Articles Tagged with #healthcarefraud

IMG_0429-300x200Terry Anderson and his son, Rocky Anderson, were found guilty of multiple counts of health care fraud and aggravated identity theft following a 10-day trial in 2018. On Thursday, August 5th, 2019, it was announced that the duo would serve eight and seven years in prison, respectively. In total, Terry Anderson and Rocky Anderson were found to have submitted more than $27 million in fraudulent hearing aid claims to Blue Cross and Blue Shield of Texas.

According to the Department of Justice, the Andersons ran a business called Anderson Optical & Hearing Aids Center, which had multiple locations in Texas. This business was used to submit the defendants’ fraudulent claims to Blue Cross and Blue Shield, although many of the patients did not require hearing aids or never received them.

In an effort to gain additional patients for more claims, the defendants performed multiple marketing tactics, including the promise of free high-end sunglasses, gift cards, or prescription eyeglasses for participating in a complimentary hearing test. Upon completing the hearing test, many patients were told that they suffered from mild hearing loss and required the use of hearing aids. Patients were then asked to sign a consent form for the ordering of the hearing aids, which would also be provided at no cost. The Anderson pair also told patients that copayments and deductibles would be waived.

IMG_0403-300x169On Tuesday, August 13th, 2019, Peter Frazzano, 46, admitted to participating in a health care fraud scheme involving the submission of fraudulent claims for compounding prescriptions. Frazzano pleaded guilty to conspiracy to commit health care fraud, which is punishable by up to 10 years in prison and a $250,000 fine. Frazzano has also agreed to forfeit over $270,000 and pay a restitution fee of nearly $3 million.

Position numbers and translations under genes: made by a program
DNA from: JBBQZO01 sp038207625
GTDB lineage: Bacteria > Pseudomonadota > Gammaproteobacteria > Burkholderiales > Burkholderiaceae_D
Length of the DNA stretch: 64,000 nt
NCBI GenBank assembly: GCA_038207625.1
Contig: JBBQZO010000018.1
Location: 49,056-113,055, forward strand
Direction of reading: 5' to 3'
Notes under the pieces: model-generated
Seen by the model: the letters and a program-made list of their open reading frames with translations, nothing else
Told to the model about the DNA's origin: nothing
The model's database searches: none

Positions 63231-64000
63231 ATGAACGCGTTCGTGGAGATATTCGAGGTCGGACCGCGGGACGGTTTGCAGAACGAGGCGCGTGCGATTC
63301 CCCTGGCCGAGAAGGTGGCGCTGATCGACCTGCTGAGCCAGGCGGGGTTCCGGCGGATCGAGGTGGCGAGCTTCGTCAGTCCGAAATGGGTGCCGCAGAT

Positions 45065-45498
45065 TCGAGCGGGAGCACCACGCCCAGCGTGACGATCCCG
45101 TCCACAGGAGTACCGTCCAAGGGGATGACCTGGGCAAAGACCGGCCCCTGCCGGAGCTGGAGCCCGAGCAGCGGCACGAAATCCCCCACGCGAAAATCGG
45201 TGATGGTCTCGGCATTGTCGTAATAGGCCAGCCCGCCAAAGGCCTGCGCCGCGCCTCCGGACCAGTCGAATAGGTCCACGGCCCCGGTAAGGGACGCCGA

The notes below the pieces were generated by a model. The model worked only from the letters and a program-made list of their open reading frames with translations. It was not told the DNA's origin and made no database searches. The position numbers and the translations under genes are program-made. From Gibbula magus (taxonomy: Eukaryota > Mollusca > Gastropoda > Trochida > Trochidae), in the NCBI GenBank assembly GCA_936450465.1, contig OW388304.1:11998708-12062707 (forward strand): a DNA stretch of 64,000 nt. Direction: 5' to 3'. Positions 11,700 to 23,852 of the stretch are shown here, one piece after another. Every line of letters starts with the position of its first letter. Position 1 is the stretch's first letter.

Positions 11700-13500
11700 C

According to the Department of Justice, Frazzano and an additional individual involved in the scheme recruited a physician to sign prescriptions for compounding drugs. These prescriptions were ordered for unsuspecting individuals who were never examined or spoken to regarding the drugs.

Once the prescriptions were issued, Frazzano fraudulently billed multiple health insurance organizations, including the New Jersey State Health Benefits plan. The compound prescriptions Frazzano billed these plans for were mainly pain creams, scar creams, and metabolic supplements.

IMG_0368-300x200Frederick Gooding, a physician of Wilmington, Delaware, was charged in an indictment with 11 counts of health care fraud following an investigation into his participation in a $12.7 million scheme that sought to defraud Medicare.

According to the Department of Justice, Gooding submitted claims to Medicare for injections and aspirations that had either never been received or had no necessary medical purpose. Gooding continued this scheme from January 2015 to August 2018, stealing a total of $12.7 million during that time. To cover-up the health care fraud scheme, Gooding allegedly falsified numerous medical documents to show that the prescriptions and services he billed Medicare for were medically necessary.